Asha Posley’s name in the annals of history is certain not so much as a memorable actress but more for the fact that she was the first ever leading lady of Pakistani cinema. She played the lead opposite Nasir Khan in the first ever Pakistani film, Teri Yaad (1948).
Born Sabira Begum in 1927 (?) in Patiala, Punjab, Asha Posley began as a child performer for radio programs and grew up to become a supporting actress in Hindi films in the 1940s before turning to Pakistani cinema post the partition of India. Her father, music director Inayat Ali Nath, worked with HMV in Delhi. Having being formally trained in music, she began her cinematic journey with a bit appearance in Gowandhi (1942), a Punjabi film that also saw the debut of popular hero, Shyam.
As her father shifted to Lahore, she was offered a contract by Roop K Shorey who was making pictures there. It was popular music director Ghulam Haider who gave her the screen name of Asha Posley.
Posley’s first Hindi film was Champa (1945) starring Manorama for Shorey Pictures. She then did another other picture for Shorey, Badnami (1946), where Geeta Bali made her debut in a bit role. She also did films for other filmmakers in Lahore like Dawood Chand – Paraye Bas Mein (1946) where she worked opposite Pran, the Meena Shorey starrer Arsi (1947) and Ek Roz (1947). Barsat Ki Ek Raat (1948) and Roop Rekha (1948) were among the last ‘Indian’ films that Asha Posley acted in.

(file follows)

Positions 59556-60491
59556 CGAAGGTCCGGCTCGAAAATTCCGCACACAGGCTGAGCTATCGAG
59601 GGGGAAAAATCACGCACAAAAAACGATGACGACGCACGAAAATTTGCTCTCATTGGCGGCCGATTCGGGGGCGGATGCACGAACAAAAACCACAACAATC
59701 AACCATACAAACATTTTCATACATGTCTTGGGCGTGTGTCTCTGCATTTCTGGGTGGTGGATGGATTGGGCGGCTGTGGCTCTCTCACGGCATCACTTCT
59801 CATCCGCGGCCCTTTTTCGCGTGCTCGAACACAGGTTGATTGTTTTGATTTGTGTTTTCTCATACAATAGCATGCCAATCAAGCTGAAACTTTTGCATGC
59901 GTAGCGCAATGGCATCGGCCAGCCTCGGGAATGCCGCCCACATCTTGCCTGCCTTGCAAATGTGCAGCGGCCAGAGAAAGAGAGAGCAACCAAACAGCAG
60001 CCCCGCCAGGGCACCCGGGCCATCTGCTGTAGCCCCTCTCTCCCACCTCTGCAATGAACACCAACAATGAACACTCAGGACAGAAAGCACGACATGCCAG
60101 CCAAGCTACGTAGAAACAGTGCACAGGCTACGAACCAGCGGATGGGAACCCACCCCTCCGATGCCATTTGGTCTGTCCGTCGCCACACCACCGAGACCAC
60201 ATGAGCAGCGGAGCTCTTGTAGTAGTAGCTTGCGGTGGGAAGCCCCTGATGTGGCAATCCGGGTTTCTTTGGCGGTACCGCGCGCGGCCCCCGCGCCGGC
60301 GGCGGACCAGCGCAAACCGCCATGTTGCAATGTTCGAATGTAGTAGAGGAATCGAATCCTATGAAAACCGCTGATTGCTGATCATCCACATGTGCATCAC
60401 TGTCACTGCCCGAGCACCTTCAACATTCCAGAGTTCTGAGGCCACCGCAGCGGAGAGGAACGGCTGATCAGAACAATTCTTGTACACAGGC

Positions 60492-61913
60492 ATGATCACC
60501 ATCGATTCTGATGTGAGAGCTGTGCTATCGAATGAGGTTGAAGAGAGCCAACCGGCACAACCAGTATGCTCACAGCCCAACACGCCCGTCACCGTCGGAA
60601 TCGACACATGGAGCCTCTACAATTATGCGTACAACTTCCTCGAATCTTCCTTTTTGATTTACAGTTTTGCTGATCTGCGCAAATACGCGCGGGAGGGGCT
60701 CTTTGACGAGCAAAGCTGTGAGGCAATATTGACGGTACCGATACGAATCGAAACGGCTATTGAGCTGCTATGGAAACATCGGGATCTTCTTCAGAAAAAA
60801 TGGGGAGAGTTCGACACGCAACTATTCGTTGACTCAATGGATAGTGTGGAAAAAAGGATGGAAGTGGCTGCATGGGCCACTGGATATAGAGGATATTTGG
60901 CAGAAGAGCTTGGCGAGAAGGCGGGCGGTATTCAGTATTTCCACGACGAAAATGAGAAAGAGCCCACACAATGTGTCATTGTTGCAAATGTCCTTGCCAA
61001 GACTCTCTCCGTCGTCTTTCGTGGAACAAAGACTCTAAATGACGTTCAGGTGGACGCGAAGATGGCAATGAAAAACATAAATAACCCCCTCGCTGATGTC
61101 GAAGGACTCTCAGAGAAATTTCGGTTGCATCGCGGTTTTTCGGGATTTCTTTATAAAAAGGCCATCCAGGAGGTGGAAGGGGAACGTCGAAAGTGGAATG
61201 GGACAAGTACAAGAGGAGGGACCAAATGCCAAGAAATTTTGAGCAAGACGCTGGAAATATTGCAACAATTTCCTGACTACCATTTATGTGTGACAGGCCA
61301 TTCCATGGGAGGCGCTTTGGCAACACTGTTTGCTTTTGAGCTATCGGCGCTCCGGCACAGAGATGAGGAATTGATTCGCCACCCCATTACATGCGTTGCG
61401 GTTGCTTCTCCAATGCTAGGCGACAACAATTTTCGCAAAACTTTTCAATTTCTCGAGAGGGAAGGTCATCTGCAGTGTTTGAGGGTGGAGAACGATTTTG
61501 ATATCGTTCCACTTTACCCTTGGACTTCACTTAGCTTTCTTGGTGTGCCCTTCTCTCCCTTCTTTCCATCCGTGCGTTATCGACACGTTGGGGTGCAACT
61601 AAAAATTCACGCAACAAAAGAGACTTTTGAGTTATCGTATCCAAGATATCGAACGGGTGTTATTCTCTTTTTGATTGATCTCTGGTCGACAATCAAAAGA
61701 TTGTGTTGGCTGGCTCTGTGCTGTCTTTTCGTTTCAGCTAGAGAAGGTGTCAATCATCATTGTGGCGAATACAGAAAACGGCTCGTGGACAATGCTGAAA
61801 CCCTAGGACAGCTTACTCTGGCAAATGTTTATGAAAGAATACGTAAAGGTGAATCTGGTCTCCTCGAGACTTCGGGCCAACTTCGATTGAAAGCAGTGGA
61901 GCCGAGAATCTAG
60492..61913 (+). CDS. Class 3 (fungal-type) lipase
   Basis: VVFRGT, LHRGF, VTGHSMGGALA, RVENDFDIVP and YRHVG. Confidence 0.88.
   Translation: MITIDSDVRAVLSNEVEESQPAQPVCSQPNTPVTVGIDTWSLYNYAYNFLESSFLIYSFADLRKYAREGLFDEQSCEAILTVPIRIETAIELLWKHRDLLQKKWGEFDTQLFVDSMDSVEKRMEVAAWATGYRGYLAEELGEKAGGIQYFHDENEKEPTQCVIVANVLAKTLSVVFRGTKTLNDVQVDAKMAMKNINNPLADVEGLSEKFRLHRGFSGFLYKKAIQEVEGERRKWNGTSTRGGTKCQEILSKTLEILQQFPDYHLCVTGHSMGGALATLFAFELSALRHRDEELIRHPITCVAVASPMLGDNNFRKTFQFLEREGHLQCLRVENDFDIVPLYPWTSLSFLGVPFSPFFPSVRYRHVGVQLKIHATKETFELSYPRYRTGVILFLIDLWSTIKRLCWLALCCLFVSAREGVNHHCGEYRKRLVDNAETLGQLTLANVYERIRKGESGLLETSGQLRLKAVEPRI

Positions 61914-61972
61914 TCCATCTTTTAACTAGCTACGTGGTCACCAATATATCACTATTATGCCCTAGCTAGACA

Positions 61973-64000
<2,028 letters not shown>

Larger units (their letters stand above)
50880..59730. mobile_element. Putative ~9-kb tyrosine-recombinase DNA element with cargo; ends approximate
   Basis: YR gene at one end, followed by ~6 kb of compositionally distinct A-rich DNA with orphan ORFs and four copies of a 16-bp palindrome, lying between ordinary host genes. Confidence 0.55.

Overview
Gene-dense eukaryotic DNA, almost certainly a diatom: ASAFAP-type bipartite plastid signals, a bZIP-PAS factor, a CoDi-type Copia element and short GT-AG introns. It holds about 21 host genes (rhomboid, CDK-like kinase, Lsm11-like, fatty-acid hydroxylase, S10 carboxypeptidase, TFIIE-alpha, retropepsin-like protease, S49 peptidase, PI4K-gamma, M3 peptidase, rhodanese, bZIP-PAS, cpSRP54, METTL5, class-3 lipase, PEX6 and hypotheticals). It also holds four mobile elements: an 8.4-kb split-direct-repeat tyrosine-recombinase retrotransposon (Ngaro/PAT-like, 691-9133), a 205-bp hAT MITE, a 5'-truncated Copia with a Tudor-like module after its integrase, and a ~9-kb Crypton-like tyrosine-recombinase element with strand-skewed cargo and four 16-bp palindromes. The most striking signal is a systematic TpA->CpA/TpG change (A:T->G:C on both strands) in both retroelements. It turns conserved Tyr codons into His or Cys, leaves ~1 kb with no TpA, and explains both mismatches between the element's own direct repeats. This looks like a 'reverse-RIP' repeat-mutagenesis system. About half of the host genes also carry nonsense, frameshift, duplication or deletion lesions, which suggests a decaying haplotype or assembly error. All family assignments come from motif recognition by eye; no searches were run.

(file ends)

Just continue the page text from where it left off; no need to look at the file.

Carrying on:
Teri Yaad for Asha was memorable in more ways than one. Not only was she the first ever heroine in Pakistani cinema, her father, Inayat Ali Nath, was the music director of the film and thus the country’s first ever music director! Asha herself sang 4 songs in the film, which was directed by Dawood Chand. However Teri Yaad as well as her subsequent films as leading lady – Ghalat Fehmi (1949), Shola (1952) and Bulbul (1955) all flopped badly thus ending her career as a heroine.
Posley then shifted lanes effectively playing the vamp in Sassi (1954) and more notably Intezar (1956) before being relagated to supporting roles in Pakistani cinema as well. For a brief period she did form a reasonably successful comic team with Nazar, continuing to act in a steady stream of films right through the 1950s and early 60s. And since she did have some singing ability, she managed to have an alternate career on the radio and stage as well.
Asha Posley continued acting in small minor roles down the years with her last film being Insaaf (1986). In fact, she did more than a 100 films in her career in Urdu and Punjabi cinema in Pakistan alone, besides her early few films in undivided India. Her elder sister, Kausar Parveen, too worked in the Pakistani film industry in the 1950s as a playback singer but tragically died young.
Like most artistes of yesteryear, Asha Posley died unsung in Pakistan on March 25, 1998.